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From The Collaborative International Dictionary of English v.0.48 :

  Much \Much\ (m[u^]ch), a. [Compar. & superl. wanting, but
     supplied by More (m[=o]r), and Most (m[=o]st), from
     another root.] [OE. moche, muche, miche, prob. the same as
     mochel, muchel, michel, mikel, fr. AS. micel, mycel; cf. Gr.
     me`gas, fem. mega`lh, great, and Icel. mj["o]k, adv., much.
     [root]103. See Mickle.]
     1. Great in quantity; long in duration; as, much rain has
        fallen; much time.
        [1913 Webster]
              Thou shalt carry much seed out into the field, and
              shalt gather but little in.           --Deut.
                                                    xxviii. 38.
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     2. Many in number. [Archaic]
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              Edom came out against him with much people. --Num.
                                                    xx. 20.
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     3. High in rank or position. [Obs.] --Chaucer.
        [1913 Webster]

From The Collaborative International Dictionary of English v.0.48 :

  More \More\ (m[=o]r), n. [AS. m[=o]r. See Moor a waste.]
     A hill. [Prov. Eng.] --Halliwell.
     [1913 Webster]

From The Collaborative International Dictionary of English v.0.48 :

  More \More\, n. [AS. more, moru; akin to G. m["o]hre carrot,
     OHG. moraha, morha.]
     A root. [Obs.] --Chaucer.
     [1913 Webster]

From The Collaborative International Dictionary of English v.0.48 :

  More \More\, a., compar. [Positive wanting; superl. Most
     (m[=o]st).] [OE. more, mare, and (orig. neut. and adv.) mo,
     ma, AS. m[=a]ra, and (as neut. and adv.) m[=a]; akin to D.
     meer, OS. m[=e]r, G. mehr, OHG. m[=e]ro, m[=e]r, Icel. meiri,
     meirr, Dan. meere, meer, Sw. mera, mer, Goth. maiza, a.,
     mais, adv., and perh. to L. major greater, compar. of magnus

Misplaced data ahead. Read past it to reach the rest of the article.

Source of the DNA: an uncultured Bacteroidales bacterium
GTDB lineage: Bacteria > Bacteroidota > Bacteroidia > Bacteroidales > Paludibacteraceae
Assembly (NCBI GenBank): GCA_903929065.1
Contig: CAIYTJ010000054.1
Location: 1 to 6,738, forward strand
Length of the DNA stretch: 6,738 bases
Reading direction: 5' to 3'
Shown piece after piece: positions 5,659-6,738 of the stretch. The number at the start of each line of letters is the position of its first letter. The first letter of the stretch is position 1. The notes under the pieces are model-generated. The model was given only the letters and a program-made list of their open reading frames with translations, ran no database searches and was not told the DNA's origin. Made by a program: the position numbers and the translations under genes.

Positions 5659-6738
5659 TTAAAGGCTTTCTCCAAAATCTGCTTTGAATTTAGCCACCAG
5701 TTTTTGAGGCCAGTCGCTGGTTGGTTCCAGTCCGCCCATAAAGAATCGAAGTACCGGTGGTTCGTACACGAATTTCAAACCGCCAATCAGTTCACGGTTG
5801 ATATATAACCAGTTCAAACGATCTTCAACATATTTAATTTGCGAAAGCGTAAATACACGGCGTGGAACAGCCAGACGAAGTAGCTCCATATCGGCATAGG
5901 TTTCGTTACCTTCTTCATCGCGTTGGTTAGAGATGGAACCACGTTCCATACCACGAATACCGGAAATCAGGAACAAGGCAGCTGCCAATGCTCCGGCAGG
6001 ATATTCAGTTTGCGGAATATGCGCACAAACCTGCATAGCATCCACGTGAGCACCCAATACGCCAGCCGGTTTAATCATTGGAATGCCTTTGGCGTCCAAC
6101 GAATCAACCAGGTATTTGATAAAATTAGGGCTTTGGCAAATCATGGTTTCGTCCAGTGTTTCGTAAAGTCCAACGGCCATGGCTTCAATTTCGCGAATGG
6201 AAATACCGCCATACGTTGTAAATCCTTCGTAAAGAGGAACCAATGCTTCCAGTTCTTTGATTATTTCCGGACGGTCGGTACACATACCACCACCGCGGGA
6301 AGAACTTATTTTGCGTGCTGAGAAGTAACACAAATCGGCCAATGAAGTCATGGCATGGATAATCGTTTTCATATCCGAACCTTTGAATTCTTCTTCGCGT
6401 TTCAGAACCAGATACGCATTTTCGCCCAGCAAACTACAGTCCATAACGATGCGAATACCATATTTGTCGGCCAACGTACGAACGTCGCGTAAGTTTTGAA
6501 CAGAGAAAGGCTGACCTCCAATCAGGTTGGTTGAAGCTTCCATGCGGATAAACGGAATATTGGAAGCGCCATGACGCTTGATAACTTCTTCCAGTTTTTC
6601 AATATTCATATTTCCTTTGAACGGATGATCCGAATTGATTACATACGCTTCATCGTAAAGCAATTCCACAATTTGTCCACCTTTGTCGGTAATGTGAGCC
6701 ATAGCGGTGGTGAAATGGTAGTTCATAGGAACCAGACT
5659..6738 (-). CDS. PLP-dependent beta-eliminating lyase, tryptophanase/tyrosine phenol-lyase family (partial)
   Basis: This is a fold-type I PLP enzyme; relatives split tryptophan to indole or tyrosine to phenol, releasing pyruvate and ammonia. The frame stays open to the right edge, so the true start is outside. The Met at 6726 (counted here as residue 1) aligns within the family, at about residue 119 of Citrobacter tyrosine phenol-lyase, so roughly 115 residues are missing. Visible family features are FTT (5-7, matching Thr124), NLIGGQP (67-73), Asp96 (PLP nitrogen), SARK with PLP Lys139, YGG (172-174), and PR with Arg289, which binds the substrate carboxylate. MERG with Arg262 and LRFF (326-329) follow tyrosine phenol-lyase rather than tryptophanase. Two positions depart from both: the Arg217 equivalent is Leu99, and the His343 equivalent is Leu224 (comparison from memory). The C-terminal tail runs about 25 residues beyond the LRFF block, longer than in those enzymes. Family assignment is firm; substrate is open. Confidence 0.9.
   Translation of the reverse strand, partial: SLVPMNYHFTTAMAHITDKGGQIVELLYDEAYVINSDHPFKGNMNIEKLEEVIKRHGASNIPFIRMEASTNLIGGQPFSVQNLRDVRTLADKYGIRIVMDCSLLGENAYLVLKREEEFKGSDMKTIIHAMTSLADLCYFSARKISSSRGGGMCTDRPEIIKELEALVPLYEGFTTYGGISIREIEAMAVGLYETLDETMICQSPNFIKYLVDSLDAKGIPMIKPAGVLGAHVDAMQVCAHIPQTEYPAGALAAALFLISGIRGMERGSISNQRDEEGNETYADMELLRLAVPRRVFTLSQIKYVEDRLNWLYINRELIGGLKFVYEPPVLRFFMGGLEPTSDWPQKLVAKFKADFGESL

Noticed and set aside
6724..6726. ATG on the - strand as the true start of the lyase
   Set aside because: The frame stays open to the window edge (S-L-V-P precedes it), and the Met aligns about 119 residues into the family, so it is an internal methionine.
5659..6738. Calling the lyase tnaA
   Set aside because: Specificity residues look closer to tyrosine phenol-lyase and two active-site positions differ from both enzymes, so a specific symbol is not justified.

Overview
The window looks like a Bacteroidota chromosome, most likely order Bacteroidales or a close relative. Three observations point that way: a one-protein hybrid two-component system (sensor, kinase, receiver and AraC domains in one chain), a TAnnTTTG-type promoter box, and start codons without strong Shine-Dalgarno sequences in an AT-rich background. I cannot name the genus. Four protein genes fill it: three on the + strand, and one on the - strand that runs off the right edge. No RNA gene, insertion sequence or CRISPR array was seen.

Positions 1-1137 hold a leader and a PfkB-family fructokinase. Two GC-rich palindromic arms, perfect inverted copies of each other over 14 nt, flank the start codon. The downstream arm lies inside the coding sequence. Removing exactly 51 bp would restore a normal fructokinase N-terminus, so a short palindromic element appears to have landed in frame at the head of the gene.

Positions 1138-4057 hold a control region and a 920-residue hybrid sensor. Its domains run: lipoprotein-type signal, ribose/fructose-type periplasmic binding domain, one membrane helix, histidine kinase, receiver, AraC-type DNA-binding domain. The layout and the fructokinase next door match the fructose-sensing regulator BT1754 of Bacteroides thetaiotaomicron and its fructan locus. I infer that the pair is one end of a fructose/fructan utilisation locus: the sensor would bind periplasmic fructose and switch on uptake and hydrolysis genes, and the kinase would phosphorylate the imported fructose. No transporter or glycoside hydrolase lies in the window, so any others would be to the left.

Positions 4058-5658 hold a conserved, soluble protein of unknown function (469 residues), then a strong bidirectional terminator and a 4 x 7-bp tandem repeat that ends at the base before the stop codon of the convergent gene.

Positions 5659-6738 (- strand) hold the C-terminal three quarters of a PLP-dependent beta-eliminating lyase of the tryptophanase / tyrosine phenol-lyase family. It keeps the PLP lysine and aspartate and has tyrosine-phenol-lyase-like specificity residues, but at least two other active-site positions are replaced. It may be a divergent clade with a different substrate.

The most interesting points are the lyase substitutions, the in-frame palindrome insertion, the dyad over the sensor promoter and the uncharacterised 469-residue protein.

great, and magis, adv., more. [root]103. Cf. Most, uch,
     1. Greater; superior; increased; as:
        (a) Greater in quality, amount, degree, quality, and the
            like; with the singular.
            [1913 Webster]
                  He gat more money.                --Chaucer.
            [1913 Webster]
                  If we procure not to ourselves more woe.
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     Note: More, in this sense, was formerly used in connection
           with some other qualifying word, -- a, the, this,
           their, etc., -- which now requires the substitution of
           greater, further, or the like, for more.
           [1913 Webster]
                 Whilst sisters nine, which dwell on Parnasse
                 Do make them music for their more delight.
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                 The more part knew not wherefore they were come
                 together.                          --Acts xix.
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                 Wrong not that wrong with a more contempt.
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        (b) Greater in number; exceeding in numbers; -- with the
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                  The people of the children of Israel are more
                  and mightier than we.             --Ex. i. 9.
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     2. Additional; other; as, he wept because there were no more
        worlds to conquer.
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              With open arms received one poet more. --Pope.
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From The Collaborative International Dictionary of English v.0.48 :

  More \More\, n.
     1. A greater quantity, amount, or number; that which exceeds
        or surpasses in any way what it is compared with.
        [1913 Webster]
              And the children of Israel did so, and gathered,
              some more, some less.                 --Ex. xvi. 17.
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     2. That which is in addition; something other and further; an
        additional or greater amount.
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              They that would have more and more can never have
              enough.                               --L'Estrange.
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              O! That pang where more than madness lies. --Byron.
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     Any more.
        (a) Anything or something additional or further; as, I do
            not need any more.
        (b) Adverbially: Further; beyond a certain time; as, do
            not think any more about it.